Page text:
Both before, and particularly since, the disputed presidential election in June 2009, the Iranian authorities have severely restricted freedom of expression in Iran, arresting journalists (of whom scores are believed to remain in detention), imposing restrictions on the use of the internet, including social networking sites, and shutting down newspapers. Demands by ethnic minority rights activists for greater rights have, for many years, been suppressed. This pattern continues in the context of a wide and generalized suppression of most forms of dissent over government policy.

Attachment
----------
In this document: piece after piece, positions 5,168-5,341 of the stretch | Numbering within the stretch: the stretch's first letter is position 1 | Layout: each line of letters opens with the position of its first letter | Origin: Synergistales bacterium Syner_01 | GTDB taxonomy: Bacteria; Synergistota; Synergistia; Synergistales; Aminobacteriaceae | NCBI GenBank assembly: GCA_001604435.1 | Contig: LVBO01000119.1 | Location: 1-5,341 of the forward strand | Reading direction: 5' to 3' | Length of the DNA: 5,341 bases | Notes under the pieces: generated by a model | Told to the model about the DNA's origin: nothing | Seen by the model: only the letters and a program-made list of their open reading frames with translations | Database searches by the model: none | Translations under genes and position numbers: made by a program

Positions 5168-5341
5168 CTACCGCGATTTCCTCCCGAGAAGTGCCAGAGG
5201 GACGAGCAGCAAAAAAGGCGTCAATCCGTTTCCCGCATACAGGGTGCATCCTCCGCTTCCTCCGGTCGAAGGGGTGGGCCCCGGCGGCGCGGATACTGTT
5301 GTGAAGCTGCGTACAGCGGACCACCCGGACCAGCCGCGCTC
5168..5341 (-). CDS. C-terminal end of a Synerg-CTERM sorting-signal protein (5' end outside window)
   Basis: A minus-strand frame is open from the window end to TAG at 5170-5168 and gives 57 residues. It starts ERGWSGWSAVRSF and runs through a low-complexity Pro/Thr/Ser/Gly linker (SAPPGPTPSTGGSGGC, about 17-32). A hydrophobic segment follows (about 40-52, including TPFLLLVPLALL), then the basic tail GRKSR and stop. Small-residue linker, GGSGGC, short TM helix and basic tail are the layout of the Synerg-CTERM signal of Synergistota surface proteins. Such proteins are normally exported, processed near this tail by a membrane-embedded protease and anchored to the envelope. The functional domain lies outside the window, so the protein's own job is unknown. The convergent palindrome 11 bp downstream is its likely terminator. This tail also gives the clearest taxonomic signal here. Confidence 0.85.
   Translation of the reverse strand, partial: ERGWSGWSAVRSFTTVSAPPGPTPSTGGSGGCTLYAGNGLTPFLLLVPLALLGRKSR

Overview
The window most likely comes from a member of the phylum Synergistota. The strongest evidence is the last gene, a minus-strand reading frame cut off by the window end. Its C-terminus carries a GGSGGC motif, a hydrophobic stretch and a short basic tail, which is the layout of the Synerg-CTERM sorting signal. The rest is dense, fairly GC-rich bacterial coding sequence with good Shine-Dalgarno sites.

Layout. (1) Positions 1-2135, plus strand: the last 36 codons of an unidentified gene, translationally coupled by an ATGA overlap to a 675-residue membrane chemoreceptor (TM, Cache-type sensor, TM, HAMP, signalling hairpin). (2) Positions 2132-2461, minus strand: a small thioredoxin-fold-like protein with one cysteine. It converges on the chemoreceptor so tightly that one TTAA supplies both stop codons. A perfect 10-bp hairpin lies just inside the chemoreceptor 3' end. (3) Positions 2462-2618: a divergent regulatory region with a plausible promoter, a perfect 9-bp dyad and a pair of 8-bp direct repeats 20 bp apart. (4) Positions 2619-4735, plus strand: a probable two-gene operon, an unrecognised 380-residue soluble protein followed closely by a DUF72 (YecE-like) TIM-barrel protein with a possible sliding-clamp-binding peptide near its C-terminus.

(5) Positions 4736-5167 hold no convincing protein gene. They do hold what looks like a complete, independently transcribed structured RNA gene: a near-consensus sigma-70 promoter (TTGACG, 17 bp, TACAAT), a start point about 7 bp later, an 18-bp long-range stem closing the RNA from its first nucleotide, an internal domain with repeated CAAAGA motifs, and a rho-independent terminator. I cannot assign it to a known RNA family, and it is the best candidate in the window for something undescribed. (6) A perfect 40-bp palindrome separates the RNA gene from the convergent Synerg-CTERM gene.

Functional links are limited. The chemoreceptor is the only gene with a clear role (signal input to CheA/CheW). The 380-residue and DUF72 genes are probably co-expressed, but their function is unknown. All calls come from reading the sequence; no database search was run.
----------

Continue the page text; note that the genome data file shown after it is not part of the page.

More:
In February 2010, Iran's human rights record was reviewed before the UN Human Rights Council, in the framework of the Universal Periodic Review. Iran accepted several recommendations made by other states to guarantee freedom of expression and press activities (see para 90, recommendations 52-58 at http://www.upr-info.org/IMG/pdf/A_HRC_WG-6_7_L-11_Iran.pdf), but it rejected other recommendations calling for an end to measures such as harassment and arbitrary arrest of writers, journalists and bloggers. It appears that, despite such public commitments, in practice, the Iranian authorities are continuing to disregard their human rights obligations relating to freedom of expression. Iran also rejected recommendations to take all appropriate measures to end all forms of discrimination and harassment against persons belonging to religious, ethnic, linguistic and other minorities (see para 92).